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Reliable brakes are integral to the safe operation of any car, of course. They slow and stop your car by converting the kinetic energy of the rotating wheel into heat energy via friction. When your braking pedal is depressed, pads press against the drum or rotor, triggering the energy conversion. The main considerations with a vehicle's braking system are the brake type and actuator mechanism.

Today, we'll briefly discuss the operation of drum and disc brakes. I'll describe how each system works to slow your vehicle and the individual components involved in the process.

Drum Brakes

Most vehicles that roll off the automaker's factory floor are equipped with one of two types of braking assemblies: drum or disc. Each type offers inherent advantages over the other, but your car's make and model will ultimately determine which type is used.

With drum assemblies, a drum that is attached to the wheel houses two semicircular shoes. When activated, the shoes press against the drum, slowing your car. Actuators sit between the two shoes at a specific edge; when triggered, they twist. This twisting motion forces the shoe against the drum. When the pedal is released, the shoes retract via a set of springs.

Depending on the configuration of the actuator, the drum structure may be labeled "single leading edge" or "double leading edge." The term "leading edge" refers to the location in which the actuators are installed and therefore the point of drum contact. Single leading edges have one actuator while double leading edges have two for maximum contact.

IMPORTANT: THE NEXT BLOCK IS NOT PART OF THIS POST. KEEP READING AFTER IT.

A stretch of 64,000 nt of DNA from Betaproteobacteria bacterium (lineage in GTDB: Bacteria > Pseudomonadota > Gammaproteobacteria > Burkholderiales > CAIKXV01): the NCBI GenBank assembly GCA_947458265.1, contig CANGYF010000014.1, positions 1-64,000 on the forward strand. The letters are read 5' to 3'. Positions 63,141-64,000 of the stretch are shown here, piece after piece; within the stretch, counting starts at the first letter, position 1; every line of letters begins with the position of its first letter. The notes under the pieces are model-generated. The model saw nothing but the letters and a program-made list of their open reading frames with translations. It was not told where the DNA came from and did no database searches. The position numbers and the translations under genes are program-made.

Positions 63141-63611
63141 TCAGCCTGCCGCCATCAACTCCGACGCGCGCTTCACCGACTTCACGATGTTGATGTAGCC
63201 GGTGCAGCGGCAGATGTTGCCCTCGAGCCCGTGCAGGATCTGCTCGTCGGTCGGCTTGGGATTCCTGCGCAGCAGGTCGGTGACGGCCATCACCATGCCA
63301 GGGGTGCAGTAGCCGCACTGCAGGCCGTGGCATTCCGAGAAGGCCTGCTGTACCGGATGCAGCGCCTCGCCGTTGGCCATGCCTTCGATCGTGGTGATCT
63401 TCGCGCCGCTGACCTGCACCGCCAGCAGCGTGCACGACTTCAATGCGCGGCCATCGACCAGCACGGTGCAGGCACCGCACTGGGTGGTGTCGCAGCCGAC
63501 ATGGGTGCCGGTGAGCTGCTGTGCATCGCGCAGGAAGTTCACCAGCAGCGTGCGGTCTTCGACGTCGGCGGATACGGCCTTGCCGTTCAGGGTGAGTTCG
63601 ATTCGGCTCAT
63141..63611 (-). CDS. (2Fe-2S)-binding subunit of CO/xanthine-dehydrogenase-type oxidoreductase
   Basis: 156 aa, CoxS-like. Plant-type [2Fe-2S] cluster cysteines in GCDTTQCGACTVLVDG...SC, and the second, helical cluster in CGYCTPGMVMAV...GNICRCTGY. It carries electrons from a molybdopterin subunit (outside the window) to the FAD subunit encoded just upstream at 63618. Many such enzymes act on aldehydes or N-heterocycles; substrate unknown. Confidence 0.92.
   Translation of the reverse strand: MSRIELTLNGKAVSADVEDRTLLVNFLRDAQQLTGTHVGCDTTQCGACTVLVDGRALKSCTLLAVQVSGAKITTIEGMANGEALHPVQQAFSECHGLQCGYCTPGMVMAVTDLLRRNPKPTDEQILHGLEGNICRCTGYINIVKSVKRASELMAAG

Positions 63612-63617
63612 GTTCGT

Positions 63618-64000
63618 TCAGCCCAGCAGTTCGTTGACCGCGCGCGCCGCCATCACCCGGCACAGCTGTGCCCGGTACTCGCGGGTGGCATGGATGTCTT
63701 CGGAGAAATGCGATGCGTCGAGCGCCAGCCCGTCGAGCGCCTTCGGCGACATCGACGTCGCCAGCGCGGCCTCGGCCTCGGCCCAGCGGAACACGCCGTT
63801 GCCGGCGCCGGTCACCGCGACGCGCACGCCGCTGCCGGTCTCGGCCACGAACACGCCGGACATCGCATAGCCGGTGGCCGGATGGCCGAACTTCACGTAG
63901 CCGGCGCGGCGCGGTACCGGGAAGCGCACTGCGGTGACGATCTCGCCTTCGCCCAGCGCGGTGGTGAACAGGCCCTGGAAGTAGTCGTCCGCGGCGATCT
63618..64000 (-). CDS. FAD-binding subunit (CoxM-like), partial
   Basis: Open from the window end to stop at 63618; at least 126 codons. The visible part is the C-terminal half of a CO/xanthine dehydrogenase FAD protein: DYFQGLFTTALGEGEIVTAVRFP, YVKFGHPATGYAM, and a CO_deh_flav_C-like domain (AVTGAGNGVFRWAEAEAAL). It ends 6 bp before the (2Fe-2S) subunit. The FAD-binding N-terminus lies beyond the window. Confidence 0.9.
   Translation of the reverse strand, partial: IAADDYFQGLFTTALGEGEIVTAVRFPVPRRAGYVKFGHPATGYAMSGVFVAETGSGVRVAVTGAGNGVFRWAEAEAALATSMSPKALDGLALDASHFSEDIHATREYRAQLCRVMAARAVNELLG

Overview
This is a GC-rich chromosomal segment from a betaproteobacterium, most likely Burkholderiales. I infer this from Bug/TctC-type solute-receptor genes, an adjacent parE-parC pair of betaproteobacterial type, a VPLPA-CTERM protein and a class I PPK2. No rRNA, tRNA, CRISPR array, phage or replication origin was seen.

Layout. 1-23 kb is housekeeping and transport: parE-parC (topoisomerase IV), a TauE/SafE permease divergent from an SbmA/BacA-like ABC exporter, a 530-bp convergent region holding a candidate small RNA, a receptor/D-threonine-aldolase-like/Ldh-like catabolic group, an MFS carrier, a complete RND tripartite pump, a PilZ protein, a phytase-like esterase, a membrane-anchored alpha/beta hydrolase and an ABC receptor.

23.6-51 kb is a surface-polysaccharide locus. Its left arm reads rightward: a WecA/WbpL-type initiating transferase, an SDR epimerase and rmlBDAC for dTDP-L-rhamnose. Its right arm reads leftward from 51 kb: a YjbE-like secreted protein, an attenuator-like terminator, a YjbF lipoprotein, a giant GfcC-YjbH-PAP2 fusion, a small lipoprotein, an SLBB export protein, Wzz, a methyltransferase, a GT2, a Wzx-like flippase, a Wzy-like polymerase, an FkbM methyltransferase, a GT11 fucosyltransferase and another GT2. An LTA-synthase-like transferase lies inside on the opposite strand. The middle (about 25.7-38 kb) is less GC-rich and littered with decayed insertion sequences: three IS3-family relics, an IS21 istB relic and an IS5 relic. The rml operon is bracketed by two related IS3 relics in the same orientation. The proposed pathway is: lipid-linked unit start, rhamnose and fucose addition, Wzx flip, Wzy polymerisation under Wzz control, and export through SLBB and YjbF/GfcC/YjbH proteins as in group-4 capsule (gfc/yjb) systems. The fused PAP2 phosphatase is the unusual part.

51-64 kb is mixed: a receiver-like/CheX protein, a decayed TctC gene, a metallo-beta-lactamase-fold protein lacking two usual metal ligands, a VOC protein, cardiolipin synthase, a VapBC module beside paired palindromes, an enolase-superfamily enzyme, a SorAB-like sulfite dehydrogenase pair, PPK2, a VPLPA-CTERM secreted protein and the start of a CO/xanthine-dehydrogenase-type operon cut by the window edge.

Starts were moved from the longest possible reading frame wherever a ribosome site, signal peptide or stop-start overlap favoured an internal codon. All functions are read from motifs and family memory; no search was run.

Disc Brakes

Disc-based assemblies perform much better than their drum counterparts. As a result, they're more likely to be found in sports cars and other high-performance automobiles. A disc brake system uses a caliper assembly that overlaps the rotor, a metal plate attached to the wheel. A caliper mechanism contains hydraulic cylinders. When it is activated, it presses pads against the rotor, thereby slowing your vehicle.

A rotor is not simply a solid plate that directly bolts to the wheel. In reality, floating rotors are used because the tolerance in a regular, one-piece assembly is very small. If the unit is off by as little as 0.07 mm, damage and large amounts of vibration can result.

Floating rotors rely upon float buttons to connect the carrier and main rotor; the carrier bolts directly to the wheel. These buttons allow a small amount of lateral movement, reducing warping and vibration.

Along with floating designs, rotors are also cross-drilled to improve performance. When pressure is applied, a gas layer can form between the pad and rotor surface, reducing performance. Cross-drilling removes this problem by providing an area for the trapped gas to escape.

Keeping Your Car's Brakes In Good Condition

Most drivers will never need to know what I've just described. However, the more you understand about your car's parts, the better prepared you'll be when you visit your mechanic. The important thing is that you keep your vehicle's brakes in good condition. If you notice squealing or a lack of pressure, have an auto technician take a look. Replacements may be a small investment, but your safety on the road may depend upon it.

Author : Everette Jamison
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